How do we determine our research themes?
Every two years we determine which issues require attention. We do this after input from the public and from experts in our programme panel and board. The Rathenau Instituut is unique in combining expertise in broad areas of research with an understanding of how science is actually practiced and how science, technology and innovation are embedded in society. That means that it is adept at analysing and managing the many different factors involved in an issue.
Our work programme
Society is facing major challenges. The effects of climate change are becoming more perceptible: from droughts to floods, and from heat waves to degradation of biodiversity. We are living longer, but for many of us that means living longer in poorer health. There
are staff shortages in the health and education sectors, putting essential services under strain. And with the war in Ukraine, Europe is also under geopolitical strain. Adding up all these challenges, one sees a society confronted by a number of key choices. With its Work Programme for 2023-2024., the Rathenau Instituut aims over the next two years to clarify how science, technology, and innovation (STI) can contribute to finding solutions to these challenges that society is facing.
In the coming years, we will pursue that aim by addressing four themes:
- Knowledge for transitions
In the coming years, the Rathenau Instituut aims to play a major role in public and political dialogue regarding the challenges that we have referred to above. In this work programme, we will focus our activities on the following overall aim:
We clarify how science, technology, and innovation can contribute to tackling the urgent challenges facing society, while bearing in mind public values.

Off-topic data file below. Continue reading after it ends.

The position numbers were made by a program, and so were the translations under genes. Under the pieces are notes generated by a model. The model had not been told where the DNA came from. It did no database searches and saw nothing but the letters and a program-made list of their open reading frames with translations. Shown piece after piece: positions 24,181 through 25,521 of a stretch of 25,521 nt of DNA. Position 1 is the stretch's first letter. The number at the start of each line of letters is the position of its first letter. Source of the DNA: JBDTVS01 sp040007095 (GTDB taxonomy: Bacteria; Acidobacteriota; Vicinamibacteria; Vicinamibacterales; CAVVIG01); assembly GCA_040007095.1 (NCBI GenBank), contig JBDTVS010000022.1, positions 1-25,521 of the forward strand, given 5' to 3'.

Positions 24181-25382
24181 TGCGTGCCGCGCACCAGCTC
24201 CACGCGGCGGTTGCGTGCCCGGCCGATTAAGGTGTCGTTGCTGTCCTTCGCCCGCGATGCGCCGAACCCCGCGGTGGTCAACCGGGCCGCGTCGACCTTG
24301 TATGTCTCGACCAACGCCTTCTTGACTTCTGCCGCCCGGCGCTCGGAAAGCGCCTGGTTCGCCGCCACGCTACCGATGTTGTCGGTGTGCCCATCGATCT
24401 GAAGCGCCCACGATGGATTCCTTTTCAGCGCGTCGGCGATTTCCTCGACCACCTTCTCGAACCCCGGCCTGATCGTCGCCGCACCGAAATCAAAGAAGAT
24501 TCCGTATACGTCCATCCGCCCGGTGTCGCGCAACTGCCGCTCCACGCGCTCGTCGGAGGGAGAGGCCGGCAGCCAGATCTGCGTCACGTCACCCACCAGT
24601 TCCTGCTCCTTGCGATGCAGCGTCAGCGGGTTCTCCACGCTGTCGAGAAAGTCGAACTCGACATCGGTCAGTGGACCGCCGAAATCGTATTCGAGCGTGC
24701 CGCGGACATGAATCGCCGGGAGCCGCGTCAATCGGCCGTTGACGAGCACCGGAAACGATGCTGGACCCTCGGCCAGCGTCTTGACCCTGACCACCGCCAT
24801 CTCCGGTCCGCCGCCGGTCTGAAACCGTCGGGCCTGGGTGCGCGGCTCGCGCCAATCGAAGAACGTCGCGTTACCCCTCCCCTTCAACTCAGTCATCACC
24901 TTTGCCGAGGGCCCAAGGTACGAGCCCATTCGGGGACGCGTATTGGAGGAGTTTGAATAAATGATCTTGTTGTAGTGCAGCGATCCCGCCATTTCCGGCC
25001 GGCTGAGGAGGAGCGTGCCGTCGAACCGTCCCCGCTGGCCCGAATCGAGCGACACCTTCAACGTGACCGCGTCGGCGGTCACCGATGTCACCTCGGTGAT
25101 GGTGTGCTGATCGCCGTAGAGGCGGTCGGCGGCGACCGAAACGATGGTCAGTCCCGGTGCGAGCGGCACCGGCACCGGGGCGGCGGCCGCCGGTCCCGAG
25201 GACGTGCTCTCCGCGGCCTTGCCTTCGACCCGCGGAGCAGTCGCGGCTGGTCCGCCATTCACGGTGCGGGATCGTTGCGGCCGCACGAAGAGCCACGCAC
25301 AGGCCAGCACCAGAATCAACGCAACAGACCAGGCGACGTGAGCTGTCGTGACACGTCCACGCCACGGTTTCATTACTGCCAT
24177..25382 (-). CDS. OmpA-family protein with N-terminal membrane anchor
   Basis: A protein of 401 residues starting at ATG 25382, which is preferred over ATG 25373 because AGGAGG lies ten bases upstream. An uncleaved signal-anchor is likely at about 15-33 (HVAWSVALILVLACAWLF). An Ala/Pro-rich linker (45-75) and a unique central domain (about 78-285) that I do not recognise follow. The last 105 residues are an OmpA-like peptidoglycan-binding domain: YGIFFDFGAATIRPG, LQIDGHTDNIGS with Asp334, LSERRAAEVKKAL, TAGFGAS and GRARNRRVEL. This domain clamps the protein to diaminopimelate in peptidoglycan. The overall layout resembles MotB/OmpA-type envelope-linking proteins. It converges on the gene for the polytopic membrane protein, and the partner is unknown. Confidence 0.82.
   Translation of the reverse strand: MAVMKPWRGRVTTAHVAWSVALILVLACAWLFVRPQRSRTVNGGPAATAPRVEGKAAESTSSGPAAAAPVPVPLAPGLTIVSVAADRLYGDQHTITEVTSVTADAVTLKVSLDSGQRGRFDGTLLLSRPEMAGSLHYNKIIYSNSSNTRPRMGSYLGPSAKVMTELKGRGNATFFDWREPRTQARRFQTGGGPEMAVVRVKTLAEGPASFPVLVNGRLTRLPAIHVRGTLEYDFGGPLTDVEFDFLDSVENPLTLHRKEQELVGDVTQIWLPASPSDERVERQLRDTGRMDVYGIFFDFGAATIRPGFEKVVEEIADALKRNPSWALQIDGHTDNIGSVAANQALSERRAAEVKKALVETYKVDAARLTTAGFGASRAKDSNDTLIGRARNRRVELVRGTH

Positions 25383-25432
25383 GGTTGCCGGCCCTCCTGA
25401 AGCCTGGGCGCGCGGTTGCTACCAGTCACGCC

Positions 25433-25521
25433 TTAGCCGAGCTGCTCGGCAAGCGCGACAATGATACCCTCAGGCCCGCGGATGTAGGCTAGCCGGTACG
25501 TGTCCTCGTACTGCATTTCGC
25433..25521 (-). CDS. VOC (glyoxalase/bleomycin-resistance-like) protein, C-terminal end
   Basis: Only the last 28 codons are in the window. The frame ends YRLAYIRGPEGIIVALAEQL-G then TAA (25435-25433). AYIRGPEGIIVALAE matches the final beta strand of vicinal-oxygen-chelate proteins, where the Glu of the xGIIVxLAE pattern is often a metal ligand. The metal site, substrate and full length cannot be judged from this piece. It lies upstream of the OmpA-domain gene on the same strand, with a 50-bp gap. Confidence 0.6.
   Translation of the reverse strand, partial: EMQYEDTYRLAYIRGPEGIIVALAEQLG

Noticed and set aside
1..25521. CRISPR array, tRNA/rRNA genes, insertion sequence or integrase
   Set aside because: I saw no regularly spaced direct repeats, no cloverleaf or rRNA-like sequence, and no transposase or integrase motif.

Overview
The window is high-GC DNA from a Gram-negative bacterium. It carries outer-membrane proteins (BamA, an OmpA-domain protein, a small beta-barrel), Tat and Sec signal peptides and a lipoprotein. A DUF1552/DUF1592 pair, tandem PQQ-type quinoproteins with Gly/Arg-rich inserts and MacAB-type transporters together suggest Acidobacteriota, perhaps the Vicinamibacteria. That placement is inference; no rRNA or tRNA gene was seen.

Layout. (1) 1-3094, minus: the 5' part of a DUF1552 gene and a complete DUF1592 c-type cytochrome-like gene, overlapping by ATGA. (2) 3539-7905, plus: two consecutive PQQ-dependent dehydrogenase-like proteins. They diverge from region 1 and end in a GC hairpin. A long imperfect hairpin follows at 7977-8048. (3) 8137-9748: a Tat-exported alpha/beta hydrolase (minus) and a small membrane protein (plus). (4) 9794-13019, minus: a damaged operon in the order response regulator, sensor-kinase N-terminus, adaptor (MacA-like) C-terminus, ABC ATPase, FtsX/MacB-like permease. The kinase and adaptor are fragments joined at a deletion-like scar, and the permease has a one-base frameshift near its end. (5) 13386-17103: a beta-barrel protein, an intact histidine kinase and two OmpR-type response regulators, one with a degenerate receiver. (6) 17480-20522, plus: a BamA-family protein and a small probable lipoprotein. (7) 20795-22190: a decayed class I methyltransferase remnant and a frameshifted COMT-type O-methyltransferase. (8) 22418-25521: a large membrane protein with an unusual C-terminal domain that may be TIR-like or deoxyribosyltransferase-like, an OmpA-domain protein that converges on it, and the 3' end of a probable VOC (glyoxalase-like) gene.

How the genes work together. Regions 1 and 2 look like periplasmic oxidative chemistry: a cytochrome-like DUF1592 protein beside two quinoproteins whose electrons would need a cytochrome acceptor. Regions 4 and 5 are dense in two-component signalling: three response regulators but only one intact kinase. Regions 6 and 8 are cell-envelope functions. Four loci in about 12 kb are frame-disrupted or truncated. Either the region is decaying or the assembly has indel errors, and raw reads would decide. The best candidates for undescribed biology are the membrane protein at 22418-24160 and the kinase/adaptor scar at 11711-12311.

In 1978, the Dutch government wished to identify the likely societal effects of computer automation, then a rapidly emerging technology. Would the introduction of the micro-chip lead to mass unemployment, or would it bring new (economic) opportunities? The commission charged with answering this question was led by Prof. G.W. Rathenau (1911-1989), who was successively Professor of Experimental Physics at the University of Amsterdam, director of the Philips Physics Laboratory in Eindhoven, and a member of the Scientific Advisory Council on Government Policy.
One of the commission's recommendations was that there should be ongoing and systematic monitoring of the societal significance of all technological advances. Rathenau's activities led to the foundation of the Netherlands Organization for Technology Assessment (NOTA) in 1986. On 2 June 1994, this organization was renamed the 'Rathenau Instituut'. While it remains an independent and autonomous organization, the institute now falls under the administrative responsibility of the Royal Netherlands Academy of Arts and Sciences (KNAW).
In 2004, at the request of the Minister of Education, Culture and Science, a new task was added to the Rathenau Instituut's remit: Science System Assessment (SciSA).
The societal aspects of technology, science and innovation often have an international dimension. Therefore, the Rathenau Instituut often collaborates internationally. Read more about our International collaboration.
Research at request
Besides the research we do for our own work programme, we sometimes do research at the request of third parties. Examples of these are ministries, governments, and public organisations. Read more about our research at request.